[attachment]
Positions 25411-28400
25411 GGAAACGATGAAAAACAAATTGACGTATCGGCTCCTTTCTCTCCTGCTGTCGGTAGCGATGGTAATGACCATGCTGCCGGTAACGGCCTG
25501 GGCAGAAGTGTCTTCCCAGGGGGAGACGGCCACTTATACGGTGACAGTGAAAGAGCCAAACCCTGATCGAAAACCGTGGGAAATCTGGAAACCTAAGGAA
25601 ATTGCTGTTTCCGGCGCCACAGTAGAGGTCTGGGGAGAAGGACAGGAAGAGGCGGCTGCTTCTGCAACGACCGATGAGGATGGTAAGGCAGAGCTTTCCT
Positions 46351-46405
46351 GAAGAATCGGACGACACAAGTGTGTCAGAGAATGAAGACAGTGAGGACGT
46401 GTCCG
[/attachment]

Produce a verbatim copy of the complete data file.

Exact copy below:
Positions 25411-28400
25411 GGAAACGATGAAAAACAAATTGACGTATCGGCTCCTTTCTCTCCTGCTGTCGGTAGCGATGGTAATGACCATGCTGCCGGTAACGGCCTG
25501 GGCAGAAGTGTCTTCCCAGGGGGAGACGGCCACTTATACGGTGACAGTGAAAGAGCCAAACCCTGATCGAAAACCGTGGGAAATCTGGAAACCTAAGGAA
25601 ATTGCTGTTTCCGGCGCCACAGTAGAGGTCTGGGGAGAAGGACAGGAAGAGGCGGCTGCTTCTGCAACGACCGATGAGGATGGTAAGGCAGAGCTTTCCT
Positions 46351-46405
46351 GAAGAATCGGACGACACAAGTGTGTCAGAGAATGAAGACAGTGAGGACGT
46401 GTCCG